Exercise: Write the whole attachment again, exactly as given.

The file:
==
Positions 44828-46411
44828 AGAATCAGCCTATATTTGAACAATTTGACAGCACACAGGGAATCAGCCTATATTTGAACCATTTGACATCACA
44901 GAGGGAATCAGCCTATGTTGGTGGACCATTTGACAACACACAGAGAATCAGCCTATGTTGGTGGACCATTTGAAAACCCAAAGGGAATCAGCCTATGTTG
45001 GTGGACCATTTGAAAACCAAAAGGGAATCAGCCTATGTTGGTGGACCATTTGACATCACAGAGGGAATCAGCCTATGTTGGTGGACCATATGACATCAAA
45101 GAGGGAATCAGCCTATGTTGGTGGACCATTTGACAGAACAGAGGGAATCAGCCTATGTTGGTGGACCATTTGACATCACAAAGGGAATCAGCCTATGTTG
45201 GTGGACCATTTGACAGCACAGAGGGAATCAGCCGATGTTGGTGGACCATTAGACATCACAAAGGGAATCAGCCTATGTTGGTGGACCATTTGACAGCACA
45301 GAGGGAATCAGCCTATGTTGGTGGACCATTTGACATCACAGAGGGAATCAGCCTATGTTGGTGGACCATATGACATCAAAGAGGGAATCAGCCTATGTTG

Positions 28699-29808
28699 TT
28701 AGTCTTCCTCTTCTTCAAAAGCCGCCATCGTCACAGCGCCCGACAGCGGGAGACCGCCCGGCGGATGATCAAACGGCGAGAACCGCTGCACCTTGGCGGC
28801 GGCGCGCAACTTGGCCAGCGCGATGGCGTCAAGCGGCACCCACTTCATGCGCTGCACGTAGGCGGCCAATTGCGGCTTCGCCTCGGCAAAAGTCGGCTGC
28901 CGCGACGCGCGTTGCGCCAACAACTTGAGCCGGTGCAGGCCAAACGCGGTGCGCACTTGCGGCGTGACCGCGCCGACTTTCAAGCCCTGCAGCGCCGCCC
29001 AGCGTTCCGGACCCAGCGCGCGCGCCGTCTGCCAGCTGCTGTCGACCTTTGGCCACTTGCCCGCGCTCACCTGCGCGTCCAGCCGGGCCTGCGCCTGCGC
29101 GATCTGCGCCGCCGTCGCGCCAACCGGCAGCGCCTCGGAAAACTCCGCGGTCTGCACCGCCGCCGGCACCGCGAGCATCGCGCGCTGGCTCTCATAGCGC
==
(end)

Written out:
Positions 44828-46411
44828 AGAATCAGCCTATATTTGAACAATTTGACAGCACACAGGGAATCAGCCTATATTTGAACCATTTGACATCACA
44901 GAGGGAATCAGCCTATGTTGGTGGACCATTTGACAACACACAGAGAATCAGCCTATGTTGGTGGACCATTTGAAAACCCAAAGGGAATCAGCCTATGTTG
45001 GTGGACCATTTGAAAACCAAAAGGGAATCAGCCTATGTTGGTGGACCATTTGACATCACAGAGGGAATCAGCCTATGTTGGTGGACCATATGACATCAAA
45101 GAGGGAATCAGCCTATGTTGGTGGACCATTTGACAGAACAGAGGGAATCAGCCTATGTTGGTGGACCATTTGACATCACAAAGGGAATCAGCCTATGTTG
45201 GTGGACCATTTGACAGCACAGAGGGAATCAGCCGATGTTGGTGGACCATTAGACATCACAAAGGGAATCAGCCTATGTTGGTGGACCATTTGACAGCACA
45301 GAGGGAATCAGCCTATGTTGGTGGACCATTTGACATCACAGAGGGAATCAGCCTATGTTGGTGGACCATATGACATCAAAGAGGGAATCAGCCTATGTTG

Positions 28699-29808
28699 TT
28701 AGTCTTCCTCTTCTTCAAAAGCCGCCATCGTCACAGCGCCCGACAGCGGGAGACCGCCCGGCGGATGATCAAACGGCGAGAACCGCTGCACCTTGGCGGC
28801 GGCGCGCAACTTGGCCAGCGCGATGGCGTCAAGCGGCACCCACTTCATGCGCTGCACGTAGGCGGCCAATTGCGGCTTCGCCTCGGCAAAAGTCGGCTGC
28901 CGCGACGCGCGTTGCGCCAACAACTTGAGCCGGTGCAGGCCAAACGCGGTGCGCACTTGCGGCGTGACCGCGCCGACTTTCAAGCCCTGCAGCGCCGCCC
29001 AGCGTTCCGGACCCAGCGCGCGCGCCGTCTGCCAGCTGCTGTCGACCTTTGGCCACTTGCCCGCGCTCACCTGCGCGTCCAGCCGGGCCTGCGCCTGCGC
29101 GATCTGCGCCGCCGTCGCGCCAACCGGCAGCGCCTCGGAAAACTCCGCGGTCTGCACCGCCGCCGGCACCGCGAGCATCGCGCGCTGGCTCTCATAGCGC